Plasmid: Functions, Types of Plasmid, and Characteristics

By Balaji

Updated on: February 17th, 2023

A Plasmid is an extrachromosomal DNA with the unique property of replicating independently. This DNA is physically separate from chromosomal DNA and is most commonly found in bacteria and other microscopic organisms. Plasmids can only replicate themselves in a host cell and inhabit hosts such as bacteria.

Plasmid’s length can vary from approximately one thousand DNA base pairs and above. Learn more about the Types of Plasmids, functions, and characteristics of plasmid from the information shared here.

Table of content

  • 1. What is a Plasmid? (more)
  • 2. Types of Plasmid (more)
  • 3. Characteristics of Plasmid (more)
  • 4. Properties of Plasmid (more)
  • 5. Functions of Plasmid (more)
  • 6. Significance of Plasmid (more)
  • 7. How Does Plasmid Replicate? (more)
  • 8. Artificial Plasmid (more)

What is a Plasmid?

A plasmid is a type of self-replicating extrachromosomal DNA molecule. This DNA molecule can carry a few to several hundred genes. A plasmid can be used to multiply protein codes and cloning micro DNA segments. Plasmids can also be designed artificially through the cloning method by inserting any gene inside the bacterial cells.

A plasmid can be used to perform multiple functions, such as monitoring chemical levels in an environment, producing synthetic viruses, producing protein in large amounts, etc. We have shared the

Molecule Name


Plasmid Definition

An extrachromosomal DNA molecule with self-replicating properties is known as a plasmid.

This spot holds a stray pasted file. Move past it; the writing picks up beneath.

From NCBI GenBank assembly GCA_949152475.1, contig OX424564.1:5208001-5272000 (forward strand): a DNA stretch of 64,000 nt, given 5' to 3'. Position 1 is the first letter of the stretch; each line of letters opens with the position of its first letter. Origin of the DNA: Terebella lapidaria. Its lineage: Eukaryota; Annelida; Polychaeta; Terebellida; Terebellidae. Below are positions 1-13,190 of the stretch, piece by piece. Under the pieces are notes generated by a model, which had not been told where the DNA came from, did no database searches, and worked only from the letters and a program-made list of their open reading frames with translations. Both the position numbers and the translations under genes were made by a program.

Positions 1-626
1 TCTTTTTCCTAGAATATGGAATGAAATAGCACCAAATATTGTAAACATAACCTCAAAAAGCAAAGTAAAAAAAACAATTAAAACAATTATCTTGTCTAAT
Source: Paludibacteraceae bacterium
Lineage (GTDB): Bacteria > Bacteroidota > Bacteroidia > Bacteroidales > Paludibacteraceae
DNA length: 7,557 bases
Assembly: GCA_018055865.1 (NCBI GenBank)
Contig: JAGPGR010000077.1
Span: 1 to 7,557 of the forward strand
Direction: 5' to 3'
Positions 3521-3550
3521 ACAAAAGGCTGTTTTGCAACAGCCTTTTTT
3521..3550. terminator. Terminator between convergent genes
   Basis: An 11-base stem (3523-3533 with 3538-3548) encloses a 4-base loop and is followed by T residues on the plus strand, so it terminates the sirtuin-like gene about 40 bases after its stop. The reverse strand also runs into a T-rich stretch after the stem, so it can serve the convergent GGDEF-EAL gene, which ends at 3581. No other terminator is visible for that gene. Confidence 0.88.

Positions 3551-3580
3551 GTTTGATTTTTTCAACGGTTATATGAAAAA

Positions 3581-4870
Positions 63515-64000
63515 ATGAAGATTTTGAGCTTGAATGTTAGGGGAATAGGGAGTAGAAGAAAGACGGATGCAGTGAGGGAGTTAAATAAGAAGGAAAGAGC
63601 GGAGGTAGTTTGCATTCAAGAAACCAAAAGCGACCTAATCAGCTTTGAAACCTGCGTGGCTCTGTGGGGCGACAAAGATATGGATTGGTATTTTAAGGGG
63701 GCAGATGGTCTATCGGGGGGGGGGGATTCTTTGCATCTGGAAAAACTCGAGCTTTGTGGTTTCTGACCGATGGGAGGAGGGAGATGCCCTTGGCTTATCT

Types of Plasmid

Col Plasmids,

Resistance Plasmids,

Fertility F Plasmids,

Virulence Plasmids,

Degradative Plasmids.


1,000 to 100,000 or more base pairs.

Number of Genes

Half a dozen to many hundreds of genes.

Types of Plasmid

Broadly put, there are two types of plasmids – conjugative and non-conjugative. A conjugative plasmid can promote sexual conjugation between cells through the transfer of genes. On the other hand, non-conjugative plasmids are incapable of conjugation and can only be transferred through conjugative plasmids.

Classification of plasmids can also be done based on their incompatibility groups and functions. Here are the main types of plasmids –

  • Resistance plasmids – Also known as R-factors, these plasmids contain genes that offer resistance against antibiotics.
  • Fertility plasmids – These plasmids contain Tra genes that are capable of conjugation.
  • Virulence plasmids – They convert bacterium into pathogens.
  • Degradative plasmids – These help with the digestion of unusual substances, such as salicylic acid and toluene.
  • Col plasmids – This plasmid carries proteins that can kill other bacteria.

Characteristics of Plasmid

A plasmid is characterized by circular, supercoiled, and double-stranded DNA. Here, we have shared some of the characteristics of plasmid –

  • Plasmids can replicate on their own and always carry at least a single gene.
  • An essential characteristic of a plasmid is that it is a double-stranded DNA molecule.
  • The number of plasmids that can exist in an individual cell range from one to many hundreds.
  • There are many different types of plasmids, such as Col Plasmids, Fertility F Plasmids, Resistance Plasmids, Degradative Plasmids, and Virulence Plasmids.
  • Plasmids that are larger in size generally have lower replicating genes.

Properties of Plasmid

The properties of plasmid are discussed in a tabular form below:



Molecular Weight

106-108 or 40-50 genes

Number of Genes